Two horticultural professionals took some of the most popular garden myths into the university laboratory to prove or disprove the accuracy of these myths. Dr. Linda Chalker-Scott from Washington State University and Dr. Jeff Gilliam from the University of Minnesota tested these myths under controlled conditions to determine if they really work.
The Myth: Plants should have an external source of micronutrients in order to thrive.
Micronutrient mixes are commercial formulations of micronutrients that plants need but are not present in most synthetic fertilizers. These are nutrients that plants need in very small quantities such as boron, copper, manganese, and zinc. Are these really necessary in amounts besides what is found naturally in the soil?
These nutrients are usually applied via a foliar spray. Micronutrients supply elements that are needed for a plants growth but are not needed in the same quantity as the macronutrients nitrogen, phosphorus, potassium, calcium, magnesium, and sulfur. Micronutrients are applied at very low concentrations and are sometimes incorporated into regular liquid granular and slow release fertilizers in which case additional applications of micronutrients would rarely be necessary.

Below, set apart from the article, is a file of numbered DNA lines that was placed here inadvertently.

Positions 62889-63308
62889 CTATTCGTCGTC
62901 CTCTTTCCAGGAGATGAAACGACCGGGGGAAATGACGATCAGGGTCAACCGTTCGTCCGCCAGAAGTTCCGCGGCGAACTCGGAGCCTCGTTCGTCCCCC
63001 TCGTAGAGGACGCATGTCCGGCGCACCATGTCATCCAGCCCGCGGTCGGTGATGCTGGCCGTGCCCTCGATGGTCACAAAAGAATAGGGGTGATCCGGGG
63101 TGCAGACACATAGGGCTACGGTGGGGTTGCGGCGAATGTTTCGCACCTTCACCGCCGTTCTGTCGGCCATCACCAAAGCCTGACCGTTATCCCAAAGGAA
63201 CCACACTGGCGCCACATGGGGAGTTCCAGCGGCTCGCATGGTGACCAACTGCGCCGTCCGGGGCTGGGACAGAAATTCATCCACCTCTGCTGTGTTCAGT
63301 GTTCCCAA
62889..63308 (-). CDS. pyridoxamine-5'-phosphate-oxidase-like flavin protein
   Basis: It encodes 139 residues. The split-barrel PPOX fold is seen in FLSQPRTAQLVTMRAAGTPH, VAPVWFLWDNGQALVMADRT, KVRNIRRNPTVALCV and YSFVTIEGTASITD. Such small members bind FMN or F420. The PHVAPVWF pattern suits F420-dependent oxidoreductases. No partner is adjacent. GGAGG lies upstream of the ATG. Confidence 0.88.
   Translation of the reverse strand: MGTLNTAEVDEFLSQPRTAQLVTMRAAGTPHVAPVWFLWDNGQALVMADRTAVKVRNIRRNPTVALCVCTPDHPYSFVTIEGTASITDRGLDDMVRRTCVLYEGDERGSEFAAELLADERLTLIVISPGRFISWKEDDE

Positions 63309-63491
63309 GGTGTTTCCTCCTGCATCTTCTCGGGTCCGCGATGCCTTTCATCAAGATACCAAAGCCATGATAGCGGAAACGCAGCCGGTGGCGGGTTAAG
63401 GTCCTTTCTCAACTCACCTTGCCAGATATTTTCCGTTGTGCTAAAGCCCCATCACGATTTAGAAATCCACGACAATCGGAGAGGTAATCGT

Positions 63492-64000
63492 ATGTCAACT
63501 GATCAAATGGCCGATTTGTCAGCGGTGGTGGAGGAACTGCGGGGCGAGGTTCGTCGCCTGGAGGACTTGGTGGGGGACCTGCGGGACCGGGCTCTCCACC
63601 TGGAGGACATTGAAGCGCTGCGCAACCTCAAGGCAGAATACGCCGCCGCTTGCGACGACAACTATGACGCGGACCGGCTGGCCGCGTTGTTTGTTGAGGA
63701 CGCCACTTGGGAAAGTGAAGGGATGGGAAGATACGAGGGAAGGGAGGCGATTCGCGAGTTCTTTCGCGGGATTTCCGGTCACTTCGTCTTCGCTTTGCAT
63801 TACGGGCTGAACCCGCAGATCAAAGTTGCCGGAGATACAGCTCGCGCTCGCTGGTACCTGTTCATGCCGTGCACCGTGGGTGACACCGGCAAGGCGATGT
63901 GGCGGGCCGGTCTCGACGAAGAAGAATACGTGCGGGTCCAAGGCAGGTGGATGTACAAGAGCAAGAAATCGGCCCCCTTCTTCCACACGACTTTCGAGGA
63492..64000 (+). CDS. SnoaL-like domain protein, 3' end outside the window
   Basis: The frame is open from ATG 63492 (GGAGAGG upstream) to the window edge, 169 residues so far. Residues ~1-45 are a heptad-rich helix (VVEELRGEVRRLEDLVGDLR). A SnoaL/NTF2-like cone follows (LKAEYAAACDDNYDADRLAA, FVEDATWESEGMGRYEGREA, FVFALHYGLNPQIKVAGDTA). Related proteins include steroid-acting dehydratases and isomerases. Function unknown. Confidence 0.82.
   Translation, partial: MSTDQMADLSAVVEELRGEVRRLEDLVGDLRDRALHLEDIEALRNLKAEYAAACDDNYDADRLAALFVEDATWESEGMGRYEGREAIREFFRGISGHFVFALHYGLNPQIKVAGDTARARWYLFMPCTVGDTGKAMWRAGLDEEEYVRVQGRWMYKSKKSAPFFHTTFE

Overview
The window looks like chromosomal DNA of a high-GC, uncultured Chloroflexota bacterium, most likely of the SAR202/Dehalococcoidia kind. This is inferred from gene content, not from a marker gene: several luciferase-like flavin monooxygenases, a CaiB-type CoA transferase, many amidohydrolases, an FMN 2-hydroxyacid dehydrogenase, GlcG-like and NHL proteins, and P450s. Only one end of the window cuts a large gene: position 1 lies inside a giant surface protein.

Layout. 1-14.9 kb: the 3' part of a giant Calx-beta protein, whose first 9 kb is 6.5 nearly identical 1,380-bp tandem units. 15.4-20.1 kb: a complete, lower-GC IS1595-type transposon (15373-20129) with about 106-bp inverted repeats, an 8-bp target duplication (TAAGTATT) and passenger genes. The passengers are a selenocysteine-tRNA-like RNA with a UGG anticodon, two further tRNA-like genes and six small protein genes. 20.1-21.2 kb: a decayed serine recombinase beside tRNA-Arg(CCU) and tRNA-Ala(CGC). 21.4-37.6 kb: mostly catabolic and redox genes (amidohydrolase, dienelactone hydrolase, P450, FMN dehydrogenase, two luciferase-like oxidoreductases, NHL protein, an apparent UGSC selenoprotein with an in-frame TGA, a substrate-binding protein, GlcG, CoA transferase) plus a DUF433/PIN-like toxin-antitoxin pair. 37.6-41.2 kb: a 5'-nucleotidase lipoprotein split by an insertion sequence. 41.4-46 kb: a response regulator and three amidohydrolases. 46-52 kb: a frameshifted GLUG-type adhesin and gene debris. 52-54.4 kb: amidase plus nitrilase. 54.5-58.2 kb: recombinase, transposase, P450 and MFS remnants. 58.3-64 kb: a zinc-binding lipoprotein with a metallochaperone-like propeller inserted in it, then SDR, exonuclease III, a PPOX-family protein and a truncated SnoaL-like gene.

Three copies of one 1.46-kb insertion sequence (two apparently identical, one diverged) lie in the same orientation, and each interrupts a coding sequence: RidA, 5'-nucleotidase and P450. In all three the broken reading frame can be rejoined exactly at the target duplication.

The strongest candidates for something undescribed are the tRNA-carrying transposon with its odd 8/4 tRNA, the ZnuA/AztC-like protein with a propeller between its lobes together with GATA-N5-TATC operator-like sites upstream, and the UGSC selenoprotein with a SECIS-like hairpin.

Sixteen elements are essential to plant growth: boron, calcium, carbon, chlorine, copper, hydrogen, iron, magnesium, manganese, molybdenum, nitrogen, oxygen, phosphorus, potassium, sulfur, and zinc. Scientists have discovered that these elements are essential for plants to grow. They found that without these elements plants will not grow and l eventually die. Micronutrients aim to prevent nutrient deficiency in your soil by offering elements that could be lacking and are not supplied by typical synthetic fertilizers.
Organic fertilizers are different from synthetics because they generally include more micronutrients and when organic fertilizers are properly used, extra micronutrients are rarely needed. Compost will also supply micronutrients to plants.
The addition of micronutrients can give your plants a boost if indeed your soil is lacking in them. This is especially true on plants grown in containers. Micronutrients usually don't get much attention due to the fact that most of our soils do indeed contain enough micronutrients to ensure healthy plant growth.
For those of us that use organic fertilizers or compost; applications of external micronutrients are usually a waste of money. I have said many times before in previous articles; I'm a huge advocate of soil testing so if there is any question as to the chemical makeup of your soil, Don't Guess, Soil Test.